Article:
• The law requires the manufacturer’s name and address be listed on the package, but beware of products that read “packed for or distributed by…” These foods aren’t made by the store whose name may be on the front label. Quality and consistency may not be monitored closely.

Feeding Tips
Once you’ve purchased your puppy’s food, it seems it would be simple to feed him—just open the bag and pour, right? But there are a few things you can do to turn his food into a meal.

  • Think like a dietician and measure portion size correctly. To determine it, start with the daily amount recommended and divide by the number of times you’ll feed your pooch (usually breakfast, lunch and dinner: after four months of age, feed only in the mornings and evenings.) Remove the bowl after he’s had a chance to eat for 30 minutes. This avoids overfeeding which leads to unhealthy weight gain. (While puppies need to chew frequently, they shouldn’t snack like humans.)
  • Think like a canine connoisseur and serve his meals at room temperature, the way he likes them.
  • Resist the urge to play chef and mix in cottage cheese, hamburger or eggs into his chow. Such foods can interfere with the absorption of minerals provided in dog food. (Plain old puppy food might not look that enticing to you, but neither does chewing a shoe.)
  • Always provide your pup with fresh water. Just one dropped kernel of kibble can contaminate his bowl quickly.

The Teething Pup
While the Brothers Grimm never penned a story about the Tooth Fairy leaving quarters in doggie beds, that’s not because canine teeth don’t fall out. Between three and six months of age, puppies’ teeth loosen and are expelled. (Yes, sometimes in places you’d rather not find them, like your closet.) During this time, your pup’s gums will be very sensitive; he may even refuse food. This is normal. Try easing him through this stage by:

  • Mixing his regular dry food with canned food;
  • Soaking dry food in water for 10-15 minutes to soften it;
  • Loosening teeth by feeding crunchy food and biscuits;
  • Sticking with his current food, as switching it could cause intestinal upset.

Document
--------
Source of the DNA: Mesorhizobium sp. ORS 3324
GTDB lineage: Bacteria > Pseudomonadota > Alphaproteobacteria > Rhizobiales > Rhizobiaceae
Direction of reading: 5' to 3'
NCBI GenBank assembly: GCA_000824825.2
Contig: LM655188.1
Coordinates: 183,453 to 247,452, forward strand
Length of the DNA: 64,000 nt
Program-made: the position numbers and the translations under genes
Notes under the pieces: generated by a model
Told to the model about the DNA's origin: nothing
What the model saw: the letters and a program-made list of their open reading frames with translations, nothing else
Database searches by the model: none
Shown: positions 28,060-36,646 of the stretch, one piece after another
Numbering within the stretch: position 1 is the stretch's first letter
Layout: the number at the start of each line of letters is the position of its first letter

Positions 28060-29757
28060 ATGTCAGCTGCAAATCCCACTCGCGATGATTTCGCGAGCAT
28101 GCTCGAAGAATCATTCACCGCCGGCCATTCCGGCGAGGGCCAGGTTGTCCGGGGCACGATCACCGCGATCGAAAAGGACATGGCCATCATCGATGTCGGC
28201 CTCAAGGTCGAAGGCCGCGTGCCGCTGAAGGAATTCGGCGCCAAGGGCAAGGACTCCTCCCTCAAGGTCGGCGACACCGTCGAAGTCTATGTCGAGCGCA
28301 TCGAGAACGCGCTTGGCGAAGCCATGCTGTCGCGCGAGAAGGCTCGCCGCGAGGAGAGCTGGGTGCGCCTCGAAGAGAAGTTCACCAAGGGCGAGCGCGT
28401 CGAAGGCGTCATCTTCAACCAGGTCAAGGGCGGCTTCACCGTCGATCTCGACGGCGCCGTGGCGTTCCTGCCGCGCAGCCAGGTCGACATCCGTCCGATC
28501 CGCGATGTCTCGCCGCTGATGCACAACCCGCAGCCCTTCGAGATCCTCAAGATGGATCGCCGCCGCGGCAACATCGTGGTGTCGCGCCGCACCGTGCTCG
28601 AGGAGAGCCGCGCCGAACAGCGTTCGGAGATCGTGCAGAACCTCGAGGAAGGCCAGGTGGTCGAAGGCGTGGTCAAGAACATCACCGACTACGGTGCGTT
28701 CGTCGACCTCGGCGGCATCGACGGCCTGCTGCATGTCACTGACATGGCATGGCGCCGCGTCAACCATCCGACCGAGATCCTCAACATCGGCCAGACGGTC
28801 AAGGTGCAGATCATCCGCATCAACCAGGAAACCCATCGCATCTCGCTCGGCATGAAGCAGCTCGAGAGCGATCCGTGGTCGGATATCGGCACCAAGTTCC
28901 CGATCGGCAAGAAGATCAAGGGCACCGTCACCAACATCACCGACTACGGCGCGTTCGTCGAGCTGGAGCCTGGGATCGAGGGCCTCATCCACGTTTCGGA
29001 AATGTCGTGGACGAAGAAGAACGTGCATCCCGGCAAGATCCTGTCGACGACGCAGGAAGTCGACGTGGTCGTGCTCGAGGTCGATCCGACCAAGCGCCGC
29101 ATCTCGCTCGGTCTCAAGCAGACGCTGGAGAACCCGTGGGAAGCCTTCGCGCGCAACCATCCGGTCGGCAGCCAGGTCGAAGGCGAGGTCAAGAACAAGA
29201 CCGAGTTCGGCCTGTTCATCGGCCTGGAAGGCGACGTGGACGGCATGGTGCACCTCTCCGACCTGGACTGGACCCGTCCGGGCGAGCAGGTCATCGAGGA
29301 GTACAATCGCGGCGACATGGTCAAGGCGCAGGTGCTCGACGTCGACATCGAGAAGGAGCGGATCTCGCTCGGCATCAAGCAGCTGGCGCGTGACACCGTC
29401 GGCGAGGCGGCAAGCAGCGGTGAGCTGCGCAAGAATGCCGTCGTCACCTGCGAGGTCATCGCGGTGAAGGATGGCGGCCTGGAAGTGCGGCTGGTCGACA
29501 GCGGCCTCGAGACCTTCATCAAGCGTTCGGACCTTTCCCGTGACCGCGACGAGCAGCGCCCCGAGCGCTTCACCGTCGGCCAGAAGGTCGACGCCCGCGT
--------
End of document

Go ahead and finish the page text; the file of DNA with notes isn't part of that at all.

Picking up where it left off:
Moving to Adult Food
Just when you’ve gotten used to taking Pup potty every hour, reminding him to stay “down” and sacrificing expensive leather goods to his chewing habits, your little one will surprise you by growing up. When you turn this corner, buy him his first bag of adult dog food—then go get yourself a drink, you’ve earned it. The big indicator will be his size: He’ll stop growing in height and weight. For small- and medium-breed puppies, this happens around one year; large-breed animals don’t mature until they’re upwards of two.
When you make the switch, follow the below guidelines:

  • Consider whether or not your dog gains weight easily, if he has a high activity level or any other special needs. Many premium brands including Eukanuba offer unique formulas.
  • To avoid an upset belly, gradually incorporate the new type of food with the current kibble over a four-day time period.
  • Portion sizes can be determined by dividing the total daily amount by the number of times you feed him (usually twice).
  • Periodically, check his weight by moving your hands along his sides. You should be able to feel his ribs. Furthermore, you should also be able to see his waistline if you peer down at him from above. (Don’t embarrass Pup by doing this at the dog park; wait until you’re in the privacy of your own home.) If you suspect your pet is overweight, simply increase his exercise routine.

Puppies, like children, are not cheap dates. We won’t try to convince you otherwise. But if you feed your pet a high-quality premium food like Eukanuba right from the start, you’ll be laying the groundwork for a healthy life. And that means you’ll be spending a whole less on veterinarian bills.

Article Categories:
Dogs · Food and Treats